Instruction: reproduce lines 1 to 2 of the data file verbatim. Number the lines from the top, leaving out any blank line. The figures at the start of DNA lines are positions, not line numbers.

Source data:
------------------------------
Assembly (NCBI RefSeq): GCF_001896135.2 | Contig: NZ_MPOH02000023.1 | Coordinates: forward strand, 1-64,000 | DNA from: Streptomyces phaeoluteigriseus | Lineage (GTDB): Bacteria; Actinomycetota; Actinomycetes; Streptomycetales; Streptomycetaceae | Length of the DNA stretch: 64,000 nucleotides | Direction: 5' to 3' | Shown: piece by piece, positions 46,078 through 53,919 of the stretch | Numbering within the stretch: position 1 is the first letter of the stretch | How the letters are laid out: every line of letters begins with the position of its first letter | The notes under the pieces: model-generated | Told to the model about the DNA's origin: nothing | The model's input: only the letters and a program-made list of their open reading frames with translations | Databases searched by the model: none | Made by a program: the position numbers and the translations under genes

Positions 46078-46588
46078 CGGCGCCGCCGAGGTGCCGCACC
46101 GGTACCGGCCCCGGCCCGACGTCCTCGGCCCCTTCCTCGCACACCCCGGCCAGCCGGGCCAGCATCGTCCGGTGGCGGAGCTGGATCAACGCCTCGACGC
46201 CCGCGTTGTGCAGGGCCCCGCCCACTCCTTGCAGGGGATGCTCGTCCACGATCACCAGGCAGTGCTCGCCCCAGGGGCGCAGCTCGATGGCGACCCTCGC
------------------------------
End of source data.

Assembly (NCBI RefSeq): GCF_001896135.2 | Contig: NZ_MPOH02000023.1 | Coordinates: forward strand, 1-64,000 | DNA from: Streptomyces phaeoluteigriseus | Lineage (GTDB): Bacteria; Actinomycetota; Actinomycetes; Streptomycetales; Streptomycetaceae | Length of the DNA stretch: 64,000 nucleotides | Direction: 5' to 3' | Shown: piece by piece, positions 46,078 through 53,919 of the stretch | Numbering within the stretch: position 1 is the first letter of the stretch | How the letters are laid out: every line of letters begins with the position of its first letter | The notes under the pieces: model-generated | Told to the model about the DNA's origin: nothing | The model's input: only the letters and a program-made list of their open reading frames with translations | Databases searched by the model: none | Made by a program: the position numbers and the translations under genes

Positions 46078-46588